“Wait”, you might be saying, “if they’re still omitting data which is so important that you’re yelping because you don’t know it – isn’t that still a problem?” Not at all, because this time they only excluded information which will end up advancing the meta-story. However, they gave me enough of the broad, general details that I can still take my PCs out there and explore the colony worlds. The trick is to give me enough information so that I don’t end up stepping on the toes of future products, but not so much as to ruin the surprises. It’s a balance which the core rulebook failed to maintain at places, but which this product nails perfectly.

Second, it solves most of my problems because of the price of this product. At $4.95 for 25 glossy, full-color pages these Field Reports are excellent impulse buys and a great format. I can even hand this stuff directly to my players because it’s not only presented as in-world source material, but it’s source material which doesn’t reveal any “deep, dark secrets” (although it may hint at them). Any product which is cheap, has high production values, has great source material, and is useful for both the GM and the players gets automatic high ratings in my account of things for obvious reasons.

I do have a remaining problem: I’ve never liked the tendency of game lines to become “supplement oriented” – where the game, instead of focusing on one or two core products from which you can optionally branch off as you need, instead has no central core and, instead, expects you to pick up at least 95% of the supplements produced for the game. Although the Field Reports are cheap and seem to be targeting the specific areas I noted as lacking in the core sourcebook (besides the colonies I also mentioned aliens, which is the subject of the other Field Report released to date) I am not particularly happy that it was necessary for me to buy them in the first place (although I probably would have anyway).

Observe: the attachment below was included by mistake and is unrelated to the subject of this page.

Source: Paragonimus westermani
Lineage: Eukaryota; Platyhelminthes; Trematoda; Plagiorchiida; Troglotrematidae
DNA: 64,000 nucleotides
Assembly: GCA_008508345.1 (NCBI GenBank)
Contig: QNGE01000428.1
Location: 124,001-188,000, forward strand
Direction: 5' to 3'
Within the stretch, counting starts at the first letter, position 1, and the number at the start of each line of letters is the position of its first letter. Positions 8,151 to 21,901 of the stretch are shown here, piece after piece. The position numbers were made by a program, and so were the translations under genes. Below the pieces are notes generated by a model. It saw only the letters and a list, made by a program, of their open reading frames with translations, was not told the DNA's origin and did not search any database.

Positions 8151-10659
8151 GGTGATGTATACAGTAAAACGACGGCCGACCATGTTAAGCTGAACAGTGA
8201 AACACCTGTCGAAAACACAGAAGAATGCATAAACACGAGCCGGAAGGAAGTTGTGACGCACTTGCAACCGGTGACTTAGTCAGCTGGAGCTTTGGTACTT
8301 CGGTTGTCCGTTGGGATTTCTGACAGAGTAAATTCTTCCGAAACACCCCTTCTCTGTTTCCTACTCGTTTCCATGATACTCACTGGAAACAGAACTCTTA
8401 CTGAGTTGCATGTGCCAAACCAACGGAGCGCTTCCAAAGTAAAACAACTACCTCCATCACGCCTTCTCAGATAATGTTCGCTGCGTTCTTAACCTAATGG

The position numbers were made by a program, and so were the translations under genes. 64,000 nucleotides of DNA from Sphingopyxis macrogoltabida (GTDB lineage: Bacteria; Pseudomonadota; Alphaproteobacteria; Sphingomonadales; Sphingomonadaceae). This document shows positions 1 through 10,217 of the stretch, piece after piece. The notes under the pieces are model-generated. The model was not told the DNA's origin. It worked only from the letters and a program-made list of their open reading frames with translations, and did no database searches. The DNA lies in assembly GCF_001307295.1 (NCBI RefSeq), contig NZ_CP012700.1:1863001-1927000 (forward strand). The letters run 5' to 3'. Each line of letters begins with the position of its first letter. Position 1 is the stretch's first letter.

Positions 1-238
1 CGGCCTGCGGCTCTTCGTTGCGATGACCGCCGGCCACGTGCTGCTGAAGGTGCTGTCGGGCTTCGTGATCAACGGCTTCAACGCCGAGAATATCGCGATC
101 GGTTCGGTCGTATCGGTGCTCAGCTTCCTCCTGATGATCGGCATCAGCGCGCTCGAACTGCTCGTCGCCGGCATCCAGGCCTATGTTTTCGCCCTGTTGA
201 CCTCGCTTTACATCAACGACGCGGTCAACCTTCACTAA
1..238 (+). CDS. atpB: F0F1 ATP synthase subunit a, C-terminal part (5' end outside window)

However, that particular problem is with a minor concern I have regarding the game line as a whole – a concern which, so far, has been outweighed by the general high-level of quality material being released for it. This product, in itself, is excellent not only on the merits of its concept, but on the merits of its implementation. Hey, at $4.95 how can you go wrong?

Style: 5
Substance: 5

Author: John Snead
Company/Publisher: White Wolf
Cost: $4.95
Page count: 25
ISBN: 1-56504-771-0
Originally Posted: 1999/01/24

These books really were the perfect impulse buy. Back in 1999, my go-to gaming shop was Phoenix Games on Lake Street in Minneapolis, MN. I remember the Field Reports fondly because at $4.95 a pop they were like full-color candy to an RPG addict like myself.

For an explanation of where these reviews came from and why you can no longer find them at RPGNet, click here.

Tagline: Compared to the first installment, Passage Through Shadow works even better as a basic story and premise and has solved many of the problems which flawed the first. However, there are still some significant flaws – particularly in the first of the two scenarios.

Note: This product is a module. In the following review there will quite likely be spoilers of various sorts. Don’t say I didn’t warn you.

Trinity: Darkness Revealed 2 - Passage Through ShadowThose of you reading my review of the first installment of this adventure trilogy (Darkness Revealed 1: Descent into Shadow) know that I had two main problems with it: First, although the basic conceptual idea and story were excellent they were adapted into module form in a sub-standard fashion. Second, the design principles behind the color insert sections were extremely flawed and had the potential to ruin the gaming experience if used in the manner intended. The overall product was salvageable simply because the basic conceptual idea and story were excellent – although requiring slightly more work than should be needed, you can transform what is a fairly railroaded set of adventures into an excellent set of first-condition adventures.

Darkness Revealed 2: Passage Through Shadow, happily, is an improvement. The basic conceptual idea and story remain excellent, drawing the PCs into an even higher echelon of the Trinity universe. The color sections, while still possessing some doozies, are much more reliable. And, although the first adventure still possesses some flaws, the second is really excellent.

Like the first, the value for $15.95 compared to the $20 and $30 products emerging from other publishers is fantastic. Highly recommended.

THE COLORED SECTIONS, REDUX